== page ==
Judge orders NYPD to disclose surveillance records of Black Lives Matters activists

Department officials fought disclosure by arguing protesters might be connected to the Islamic State.

Demonstrators with the Black Lives Matter movement cheer as New York City Police Commissioner William Bratton leaves New York’s City Hall after a news conference, Tuesday, Aug. 2, 2016. Bratton is leaving the nation’s largest police force, after a tenure in which he received credit for keeping crime down and navigated tension between police and minority communities. Mayor Bill de Blasio announced Tuesday that Bratton will retire next month to enter the private sector, although he and Bratton wouldn’t disclose details. James O’Neill, the department’s top chief, will become commissioner. CREDIT: AP Photo/Mary Altaffer
Demonstrators with the Black Lives Matter movement cheer as New York City Police Commissioner William Bratton leaves New York’s City Hall after a news conference, Tuesday, Aug. 2, 2016. Bratton is leaving the nation’s largest police force, after a tenure in which he received credit for keeping crime down and navigated tension between police and minority communities. Mayor Bill de Blasio announced Tuesday that Bratton will retire next month to enter the private sector, although he and Bratton wouldn’t disclose details. James O’Neill, the department’s top chief, will become commissioner. CREDIT: AP Photo/Mary Altaffer

A New York judge has ordered the New York Police Department to disclose records pertaining to the undercover surveillance of Black Lives Matter activists during protests following the police killings of Michael Brown and Eric Garner.

Protestor James Logue filed a public records request for video and audio footage taken by uniformed and plain-clothed NYPD officers of the crowds during two Grand Central Terminal protests in 2014 and 2015. The NYPD refused to comply with the request, arguing that disclosing any records would obstruct its ability to do police work.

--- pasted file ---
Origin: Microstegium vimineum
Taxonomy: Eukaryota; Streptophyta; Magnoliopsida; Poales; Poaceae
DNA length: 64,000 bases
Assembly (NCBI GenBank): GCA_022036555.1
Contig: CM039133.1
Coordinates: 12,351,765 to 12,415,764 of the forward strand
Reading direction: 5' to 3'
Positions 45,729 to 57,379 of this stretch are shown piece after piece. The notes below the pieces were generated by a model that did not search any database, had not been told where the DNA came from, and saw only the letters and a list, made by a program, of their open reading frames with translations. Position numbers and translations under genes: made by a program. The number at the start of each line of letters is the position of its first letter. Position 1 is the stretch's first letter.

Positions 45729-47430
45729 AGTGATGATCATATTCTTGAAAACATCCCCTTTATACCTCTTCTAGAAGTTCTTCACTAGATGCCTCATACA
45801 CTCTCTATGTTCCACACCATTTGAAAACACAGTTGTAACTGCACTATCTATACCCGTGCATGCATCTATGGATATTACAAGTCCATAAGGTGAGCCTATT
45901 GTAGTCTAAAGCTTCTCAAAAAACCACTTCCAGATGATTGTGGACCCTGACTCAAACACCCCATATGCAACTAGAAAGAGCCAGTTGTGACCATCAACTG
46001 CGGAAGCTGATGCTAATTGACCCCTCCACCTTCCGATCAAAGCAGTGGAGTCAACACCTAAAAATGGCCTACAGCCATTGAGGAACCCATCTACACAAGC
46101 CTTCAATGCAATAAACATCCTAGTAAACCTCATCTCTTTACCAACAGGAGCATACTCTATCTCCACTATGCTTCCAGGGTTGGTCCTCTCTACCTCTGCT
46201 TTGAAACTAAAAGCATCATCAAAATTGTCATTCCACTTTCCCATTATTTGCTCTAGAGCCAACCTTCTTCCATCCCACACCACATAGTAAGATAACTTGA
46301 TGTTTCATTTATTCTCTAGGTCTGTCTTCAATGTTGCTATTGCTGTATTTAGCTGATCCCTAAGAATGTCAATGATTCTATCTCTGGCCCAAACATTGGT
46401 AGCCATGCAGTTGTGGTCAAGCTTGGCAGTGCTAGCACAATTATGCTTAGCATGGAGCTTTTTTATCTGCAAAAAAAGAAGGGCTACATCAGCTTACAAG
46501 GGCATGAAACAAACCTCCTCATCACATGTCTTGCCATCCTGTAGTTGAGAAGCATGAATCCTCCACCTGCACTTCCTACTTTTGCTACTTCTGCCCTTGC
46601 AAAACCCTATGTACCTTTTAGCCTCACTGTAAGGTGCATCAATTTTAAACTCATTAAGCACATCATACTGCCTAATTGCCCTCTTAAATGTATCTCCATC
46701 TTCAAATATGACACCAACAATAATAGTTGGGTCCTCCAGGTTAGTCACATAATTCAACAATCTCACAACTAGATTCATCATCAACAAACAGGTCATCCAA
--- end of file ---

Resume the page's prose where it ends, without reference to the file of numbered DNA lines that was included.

Manhattan Supreme Court Judge Manuel Mendez ruled Wednesday that NYPD assistant intelligence chief John Donahue’s claims that releasing the data would expose details of ongoing terrorism investigations.

“His speculative and conclusive claims of potential related ongoing investigations of incidents against police officers, both in New York and outside of the state and generalized references to use of materials by the ISIS or ISIL terrorists, fail to provide a causal connection to the protesters and are insufficient to state a generic risk,” Mendez wrote in his decision.

Mendez also wrote that the NYPD made “blanket assertions and fail[ed] to particularize or distinguish their surveillance or undercover techniques and records.” The judge also insisted that using redactions would sufficiently protect the department’s intelligence tactics.

News broke of NYPD’s undercover surveillance efforts in September after the department responded to the petition indicating that it had multimedia records, metadata, and recorded conversations between police officers.

The NYPD has a history of controversial surveillance programs. The department increased its surveillance operations as part of their effort to combat terrorism, but they were forced to dismantle a 9/11-era program that monitored New York’s mosques and Muslim community. Their surveillance practices continued following the police choking death of Eric Garner.

Surveillance of communities of color and their allies isn’t new. Law enforcement agencies nationwide have increased their surveillance efforts in recent years as Black Lives Matter protests sprung up across the country to bring attention to incidents of police brutality. Beyond recording, police departments have also used online data to track prominent voices in the Black Lives Matter movement.

Wednesday’s legal victory, however, could pave the way for surveillance activity to be disclosed more readily.